Japan Geoscience Union Meeting 2019

Presentation information

[J] Oral

M (Multidisciplinary and Interdisciplinary) » M-IS Intersection

[M-IS10] Interface- and nano-phenomena on crystal growth and dissolution

Tue. May 28, 2019 10:45 AM - 12:15 PM 303 (3F)

convener:Yuki Kimura(Institute of Low Temperature Science, Hokkaido University), Hitoshi Miura(Graduate School of Natural Sciences, Department of Information and Basic Science, Nagoya City University), Hisao Satoh(Naka Energy Research Laboratory, Mitsubishi Materials Corporation), Katsuo Tsukamoto(Graduate School of Engineering, Osaka University), Chairperson:Hisao Satoh

11:30 AM - 11:45 AM

[MIS10-09] Homogeneous Nucleation from Vapor in Al-O Binary System

*Shinnosuke Ishizuka1, Jun Kawano2, Tomoya Yamazaki3, Tetsuya Hama3, Yuki Kimura3 (1.National Institute for Environmental Studies, 2.Faculty of Science, Hokkaido University, 3.Institute of Low Temperature Science, Hokkaido University)

Keywords:Homogeneous Nucleation, Cosmic Dust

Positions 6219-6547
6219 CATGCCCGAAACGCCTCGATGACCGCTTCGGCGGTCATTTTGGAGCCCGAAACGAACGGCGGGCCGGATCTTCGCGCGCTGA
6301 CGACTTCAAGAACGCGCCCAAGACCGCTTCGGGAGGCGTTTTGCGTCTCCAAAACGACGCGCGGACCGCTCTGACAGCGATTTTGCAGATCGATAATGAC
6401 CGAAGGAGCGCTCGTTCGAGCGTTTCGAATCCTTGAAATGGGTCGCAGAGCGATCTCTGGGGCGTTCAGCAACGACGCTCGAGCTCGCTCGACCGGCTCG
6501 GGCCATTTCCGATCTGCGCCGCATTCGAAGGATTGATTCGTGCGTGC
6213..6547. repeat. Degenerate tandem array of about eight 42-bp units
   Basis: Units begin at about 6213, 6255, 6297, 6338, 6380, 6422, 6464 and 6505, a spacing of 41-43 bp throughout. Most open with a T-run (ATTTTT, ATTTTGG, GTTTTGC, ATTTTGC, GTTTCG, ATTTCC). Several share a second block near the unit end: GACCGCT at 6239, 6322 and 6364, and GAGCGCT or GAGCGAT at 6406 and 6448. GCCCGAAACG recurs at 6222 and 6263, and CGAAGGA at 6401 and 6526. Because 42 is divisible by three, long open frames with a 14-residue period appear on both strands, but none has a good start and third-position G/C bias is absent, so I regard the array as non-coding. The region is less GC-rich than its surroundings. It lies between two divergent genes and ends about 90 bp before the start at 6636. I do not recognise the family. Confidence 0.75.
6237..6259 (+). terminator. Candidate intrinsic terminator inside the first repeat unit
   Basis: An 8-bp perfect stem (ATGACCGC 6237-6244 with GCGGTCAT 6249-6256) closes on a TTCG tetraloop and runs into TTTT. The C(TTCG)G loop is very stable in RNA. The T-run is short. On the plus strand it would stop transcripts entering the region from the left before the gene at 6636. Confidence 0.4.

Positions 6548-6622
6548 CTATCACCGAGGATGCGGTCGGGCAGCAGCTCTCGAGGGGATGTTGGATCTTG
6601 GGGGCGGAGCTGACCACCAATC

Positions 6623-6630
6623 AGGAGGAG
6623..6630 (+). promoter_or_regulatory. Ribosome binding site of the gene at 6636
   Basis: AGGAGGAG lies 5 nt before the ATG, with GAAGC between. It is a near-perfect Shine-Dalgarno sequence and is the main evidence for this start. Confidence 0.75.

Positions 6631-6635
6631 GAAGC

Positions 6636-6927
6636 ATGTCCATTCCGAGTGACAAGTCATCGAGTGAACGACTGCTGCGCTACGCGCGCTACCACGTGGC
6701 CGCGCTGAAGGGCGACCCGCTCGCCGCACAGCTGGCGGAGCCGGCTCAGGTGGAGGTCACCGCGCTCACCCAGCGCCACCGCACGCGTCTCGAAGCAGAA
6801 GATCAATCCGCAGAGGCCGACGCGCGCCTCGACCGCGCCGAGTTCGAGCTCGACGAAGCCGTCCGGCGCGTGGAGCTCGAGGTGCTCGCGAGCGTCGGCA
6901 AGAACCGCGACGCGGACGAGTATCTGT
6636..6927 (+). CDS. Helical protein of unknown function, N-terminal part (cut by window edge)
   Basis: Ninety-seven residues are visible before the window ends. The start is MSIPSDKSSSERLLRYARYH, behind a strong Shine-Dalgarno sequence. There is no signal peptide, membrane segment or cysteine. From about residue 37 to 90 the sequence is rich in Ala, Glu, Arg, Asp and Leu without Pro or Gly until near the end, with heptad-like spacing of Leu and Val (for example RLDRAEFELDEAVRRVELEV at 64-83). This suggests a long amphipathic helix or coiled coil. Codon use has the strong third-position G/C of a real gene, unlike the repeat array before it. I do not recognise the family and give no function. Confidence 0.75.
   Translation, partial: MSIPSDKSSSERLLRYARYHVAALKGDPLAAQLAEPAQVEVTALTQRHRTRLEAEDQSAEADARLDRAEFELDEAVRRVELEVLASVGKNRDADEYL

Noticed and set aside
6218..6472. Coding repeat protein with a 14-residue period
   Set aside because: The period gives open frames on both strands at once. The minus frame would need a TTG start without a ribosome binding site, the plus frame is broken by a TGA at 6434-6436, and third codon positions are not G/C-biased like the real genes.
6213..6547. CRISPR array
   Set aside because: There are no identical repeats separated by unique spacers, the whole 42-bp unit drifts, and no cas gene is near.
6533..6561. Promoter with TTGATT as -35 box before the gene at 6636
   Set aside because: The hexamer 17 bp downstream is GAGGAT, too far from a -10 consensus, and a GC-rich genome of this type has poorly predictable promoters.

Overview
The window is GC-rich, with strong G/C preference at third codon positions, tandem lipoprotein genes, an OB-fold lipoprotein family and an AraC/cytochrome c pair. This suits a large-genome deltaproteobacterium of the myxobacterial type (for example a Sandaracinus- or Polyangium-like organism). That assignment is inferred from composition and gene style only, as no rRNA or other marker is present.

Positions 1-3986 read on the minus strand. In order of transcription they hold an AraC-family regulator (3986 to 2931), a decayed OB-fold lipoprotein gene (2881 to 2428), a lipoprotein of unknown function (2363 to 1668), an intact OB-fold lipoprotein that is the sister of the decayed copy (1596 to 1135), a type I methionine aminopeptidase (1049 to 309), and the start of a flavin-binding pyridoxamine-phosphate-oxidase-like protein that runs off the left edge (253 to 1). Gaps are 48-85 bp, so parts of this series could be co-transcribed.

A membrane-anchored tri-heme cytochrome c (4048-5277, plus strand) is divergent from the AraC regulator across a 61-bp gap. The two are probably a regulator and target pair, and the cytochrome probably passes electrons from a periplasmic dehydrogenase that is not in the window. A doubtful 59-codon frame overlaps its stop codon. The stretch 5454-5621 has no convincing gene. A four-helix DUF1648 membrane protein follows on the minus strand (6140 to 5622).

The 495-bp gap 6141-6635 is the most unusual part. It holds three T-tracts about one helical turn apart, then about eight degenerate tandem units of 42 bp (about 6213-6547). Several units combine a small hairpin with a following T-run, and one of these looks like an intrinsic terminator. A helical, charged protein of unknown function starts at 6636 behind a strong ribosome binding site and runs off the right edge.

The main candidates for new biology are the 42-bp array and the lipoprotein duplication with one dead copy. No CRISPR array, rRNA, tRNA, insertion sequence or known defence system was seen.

A gaseous molecule can have a chemical formula that is inconsistent with its ability to act as a building block for crystals; for example, hot AlO and AlO2 vapors cannot solidify directly to crystals. The contributions of such gases to homogeneous nucleation processes are unknown. Using in situ IR spectroscopy on nucleating nanoparticles, we show that a liquid-like behavior of nucleating nanoparticles in the Al–O system induces immiscible phase segregation. In an oxygen-deficient atmosphere, aluminum oxide nanoparticles formed with a unique shape composed of an Al metal head and an anisotropic Al2O3 crystalline tail. The anisotropic nanoparticles are larger than Al2O3 nanoparticles formed in a sufficient oxygen condition. Fewer nuclei may be available in the supersaturated gas, indicating that homogeneous nucleation is initiated by oxygen-bearing species. The nuclei grow by incorporation of Al-bearing species, changing the composition of the particle as a whole toward an Al-rich material. In situ IR measurements revealed that the degree of anisotropy continues to increase, suggesting that oxygen-bearing species also formed by oxidation on the surface of the molten Al-rich head. The scenario is supported by quantum-chemical calculations indicating that oxygen-deficient (AlO)n clusters as few as 16 molecules induce aggregation of Al atoms. Because Al metal has a significantly lower melting temperature than Al2O3, the immiscibility of the nucleating nanoparticles leads to vapor–liquid–solid growth. Astronomical implication will be given in the presentation.